Bahrains Sovereign Ratings Raised

Thursday, 5 June 2008

Bahrains Sovereign Ratings Raised
Capital Intelligence, the international rating agency, today announced that it has raised Bahrains long-term foreign currency rating to A  from A-(A minus) and its short-term foreign currency rating to A1 from A2. The outlook is Stable. Bahrains ratings reflect the strength of the public and external finances as well as favourable prospects for sustained economic growth.
Bahrain is enjoying a prolonged period of above-trend economic growth, which is supported by high oil prices and strong regional liquidity and underpinned by efforts to diversify the economy. Real GDP grew at an annual average rate of almost 7% in 2005-07, driven by domestic demand and exports of non-oil goods and services, and is expected by Capital Intelligence to increase by 6.1% in 2008 and close to 5.7% in 2009 and 2010 with non-oil growth about a percentage point higher in each year.
Soaring oil prices have more than offset the impact on the public finances of declining oil production, enabling the government to boost spending on social and physical infrastructure while at the same time reducing debt  to a projected 17% of GDP in 2008  and accumulating financial assets. Capital Intelligence expects the central government budget to remain in surplus over the medium term, further strengthening the governments net creditor position.
High oil prices along with the expansion of non-oil export capacity have also contributed to large current account surpluses (15% of GDP in 2007; a projected 21% in 2008) and the growth of official foreign assets. The countrys external balance sheet is strong, with the foreign assets of the banking system (including the central bank) exceeding the stock of external debt by an estimated 57% of current account receipts (or 82% of GDP) at the end of 2007.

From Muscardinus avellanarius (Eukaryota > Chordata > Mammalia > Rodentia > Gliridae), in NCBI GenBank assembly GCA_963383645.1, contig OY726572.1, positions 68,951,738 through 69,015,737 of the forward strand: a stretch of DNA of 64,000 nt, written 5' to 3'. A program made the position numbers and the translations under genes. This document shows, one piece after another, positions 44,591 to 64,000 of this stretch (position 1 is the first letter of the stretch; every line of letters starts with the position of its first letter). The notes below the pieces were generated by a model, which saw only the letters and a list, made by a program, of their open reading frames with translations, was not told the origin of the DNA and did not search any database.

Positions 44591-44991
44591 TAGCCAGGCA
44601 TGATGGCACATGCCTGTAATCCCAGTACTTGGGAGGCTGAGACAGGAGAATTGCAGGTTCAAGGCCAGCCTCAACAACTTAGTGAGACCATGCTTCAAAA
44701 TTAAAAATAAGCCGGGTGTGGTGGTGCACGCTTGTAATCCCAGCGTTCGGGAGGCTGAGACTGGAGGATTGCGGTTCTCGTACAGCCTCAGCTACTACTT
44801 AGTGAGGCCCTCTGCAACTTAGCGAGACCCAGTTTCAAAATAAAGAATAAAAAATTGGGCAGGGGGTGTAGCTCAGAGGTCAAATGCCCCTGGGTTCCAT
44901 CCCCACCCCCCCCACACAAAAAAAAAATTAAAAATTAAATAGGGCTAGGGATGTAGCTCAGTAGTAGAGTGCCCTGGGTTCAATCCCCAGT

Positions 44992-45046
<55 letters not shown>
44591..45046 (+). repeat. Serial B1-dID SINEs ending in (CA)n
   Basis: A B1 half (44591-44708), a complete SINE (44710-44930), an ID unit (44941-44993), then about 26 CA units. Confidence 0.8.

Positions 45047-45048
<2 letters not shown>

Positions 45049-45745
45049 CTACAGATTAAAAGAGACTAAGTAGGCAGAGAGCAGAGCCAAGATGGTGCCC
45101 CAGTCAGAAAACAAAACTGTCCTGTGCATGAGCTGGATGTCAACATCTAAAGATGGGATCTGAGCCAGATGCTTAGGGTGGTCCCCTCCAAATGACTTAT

Bahrains ratings remain constrained by the governments reliance on income from oil, which accounts for about 75% of budget revenue, and the geopolitical risk factors that affect the ratings of all Gulf sovereigns. Key short-term policy challenges include dealing with the unwelcome side-effects of economic success and high oil prices. Capital Intelligence notes that consumer price inflation and asset price inflation have picked up speed and private sector credit growth is relatively high (45% year-on-year in the first quarter of 2008). The banking system, though profitable and well-capitalised, has greatly increased its exposure to the real estate sector where concerns of oversupply have begun to emerge. Capital Intelligence is encouraged by central bank initiatives to raise prudential standards, but a more politically challenging tightening of fiscal policy may yet be needed to help contain inflation.